Tomorrow, I will introduce the students to logarithms. I decided to start them early in the year for a couple of reasons. Our first unit is on the Real Number System, along with the operations that can be done on real numbers that we don't study in Algebra 1: nth-roots and rational exponents, absolute value, and logarithms. Secondly, students have lots of trouble mastering the log properties. We typically teach it all at once; my thinking is that front-loading what logarithms are, and how to convert back and forth between logs and exponential form, will make it easier to teach log properties later in the year. There are quite a few log problems on the STAR test, so I'm hoping that this is one standard in which we can make some real growth.

I wrote about using the Big L notation a while back. We used it a little bit last year, and I have anecdotal evidence that it improved students' learning. This year, I am going to go full-on with the Big L, and only practice converting from regular log notation as we approach the STAR test. Just to summarize why I am using Big L:

1) Clearer notation - symbolic instead of a "word"

2) Easier to compare/contrast to radicals

3) Helps students understand that log is an operation, not a number or variable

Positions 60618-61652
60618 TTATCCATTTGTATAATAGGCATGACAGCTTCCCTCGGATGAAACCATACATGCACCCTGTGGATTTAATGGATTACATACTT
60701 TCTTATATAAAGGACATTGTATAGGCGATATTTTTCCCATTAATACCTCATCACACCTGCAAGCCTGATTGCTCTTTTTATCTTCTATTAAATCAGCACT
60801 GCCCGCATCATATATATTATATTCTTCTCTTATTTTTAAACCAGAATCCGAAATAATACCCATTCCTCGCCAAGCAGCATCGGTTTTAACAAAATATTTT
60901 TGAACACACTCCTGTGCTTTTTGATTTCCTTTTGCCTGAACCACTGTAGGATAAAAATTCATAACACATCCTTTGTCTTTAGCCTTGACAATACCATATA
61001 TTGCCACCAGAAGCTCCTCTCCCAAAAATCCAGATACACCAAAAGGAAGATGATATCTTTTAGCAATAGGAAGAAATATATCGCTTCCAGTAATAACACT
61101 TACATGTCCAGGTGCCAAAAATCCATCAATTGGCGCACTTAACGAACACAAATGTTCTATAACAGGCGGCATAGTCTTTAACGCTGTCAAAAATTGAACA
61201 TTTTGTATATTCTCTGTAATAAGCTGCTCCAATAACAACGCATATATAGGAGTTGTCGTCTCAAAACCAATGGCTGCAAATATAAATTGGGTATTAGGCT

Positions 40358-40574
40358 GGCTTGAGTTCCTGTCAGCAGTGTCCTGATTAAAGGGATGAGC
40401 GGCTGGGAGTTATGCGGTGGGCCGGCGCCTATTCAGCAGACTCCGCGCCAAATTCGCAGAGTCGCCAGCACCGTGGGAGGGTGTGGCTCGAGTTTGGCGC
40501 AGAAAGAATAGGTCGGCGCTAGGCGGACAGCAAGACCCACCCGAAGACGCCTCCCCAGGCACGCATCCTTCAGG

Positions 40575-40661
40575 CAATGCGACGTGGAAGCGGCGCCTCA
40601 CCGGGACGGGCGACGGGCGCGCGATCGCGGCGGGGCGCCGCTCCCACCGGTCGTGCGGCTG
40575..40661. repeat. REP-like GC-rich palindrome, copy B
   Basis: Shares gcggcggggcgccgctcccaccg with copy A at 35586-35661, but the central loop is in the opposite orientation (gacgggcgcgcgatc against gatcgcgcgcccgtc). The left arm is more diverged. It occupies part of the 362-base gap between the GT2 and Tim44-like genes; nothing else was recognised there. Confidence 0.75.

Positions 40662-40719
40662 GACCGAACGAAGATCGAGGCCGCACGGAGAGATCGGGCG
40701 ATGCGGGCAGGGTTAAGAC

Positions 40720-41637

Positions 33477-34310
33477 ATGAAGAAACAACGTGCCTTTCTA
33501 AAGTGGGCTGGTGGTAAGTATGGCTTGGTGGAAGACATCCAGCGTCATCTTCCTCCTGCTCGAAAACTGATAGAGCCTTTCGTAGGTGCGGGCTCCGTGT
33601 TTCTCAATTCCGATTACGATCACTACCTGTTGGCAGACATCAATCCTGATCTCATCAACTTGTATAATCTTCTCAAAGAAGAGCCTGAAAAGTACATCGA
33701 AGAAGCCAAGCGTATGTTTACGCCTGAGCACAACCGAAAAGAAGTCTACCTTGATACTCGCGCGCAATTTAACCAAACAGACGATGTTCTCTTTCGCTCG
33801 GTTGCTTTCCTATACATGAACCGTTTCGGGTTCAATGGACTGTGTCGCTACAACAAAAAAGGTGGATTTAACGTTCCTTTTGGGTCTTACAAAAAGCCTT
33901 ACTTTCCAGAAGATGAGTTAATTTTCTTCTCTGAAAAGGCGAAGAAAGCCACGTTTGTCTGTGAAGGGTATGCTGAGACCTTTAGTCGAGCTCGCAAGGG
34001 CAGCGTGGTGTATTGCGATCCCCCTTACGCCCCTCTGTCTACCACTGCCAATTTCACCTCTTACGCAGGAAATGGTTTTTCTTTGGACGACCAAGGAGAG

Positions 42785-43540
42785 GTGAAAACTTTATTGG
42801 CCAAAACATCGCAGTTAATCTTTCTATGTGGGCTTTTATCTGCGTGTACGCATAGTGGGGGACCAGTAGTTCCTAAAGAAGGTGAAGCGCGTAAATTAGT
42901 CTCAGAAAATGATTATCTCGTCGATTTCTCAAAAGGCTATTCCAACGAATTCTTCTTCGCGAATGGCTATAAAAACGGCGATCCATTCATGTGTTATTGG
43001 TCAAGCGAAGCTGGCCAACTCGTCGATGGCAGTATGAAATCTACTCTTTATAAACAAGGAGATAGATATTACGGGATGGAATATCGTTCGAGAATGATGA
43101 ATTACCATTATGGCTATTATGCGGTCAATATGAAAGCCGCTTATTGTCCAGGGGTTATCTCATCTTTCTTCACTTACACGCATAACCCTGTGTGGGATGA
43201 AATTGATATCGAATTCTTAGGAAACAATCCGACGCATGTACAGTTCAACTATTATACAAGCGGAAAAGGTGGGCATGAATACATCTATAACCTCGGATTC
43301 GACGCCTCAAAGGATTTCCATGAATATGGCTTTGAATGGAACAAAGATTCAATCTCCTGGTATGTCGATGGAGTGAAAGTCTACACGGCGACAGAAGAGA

4) Makes it easier to read and remember log properties

There was a bit of discussion on this on the previous post, but it kind of fizzled out. I'm hoping to get more feedback on this from you all, especially if anyone else decides to try it out.

Here are the files for the next lesson:

Lesson 11 (Intro to Logs)

Lesson 11 Keynote

Keynote Quicktime

The Problem of Stipulation

9 hours ago

## 4 comments:

I want my students to memorize the following:

log_2 (8) = 3 == 2^3 = 8

and to reproduce it any time they are called upon to work with exp or logs.

I think it helps. It can't hurt.

Jonathan

I agree, and I do the same with the Big L notation.

I think the payoff will come when we do the log properties later in the year. They are much easier to read and understand (in my opinion) when written with Big L. I'll post about how it goes when we get there.

Howdy! I was wondering if you came back to logarithms yet and if so, how the students did on them.

sI curious to know how the idea of starting logarithms early and leaving them for a long while went.

Also I'm curious to know how your "big L" notation went!

Best,

Sam

Hey Sam,

Well, we move slow in DCP math... we haven't gotten to the logs/exponential unit yet, and we're not going to before the STAR test. Too bad.

They definitely liked using the big-L notation, and it seemed to help them work with the basic problems back at the beginning of the year. I'll post how it goes when we get back to it. With spring break and STAR testing in the way, that won't be until the second or third week of May.

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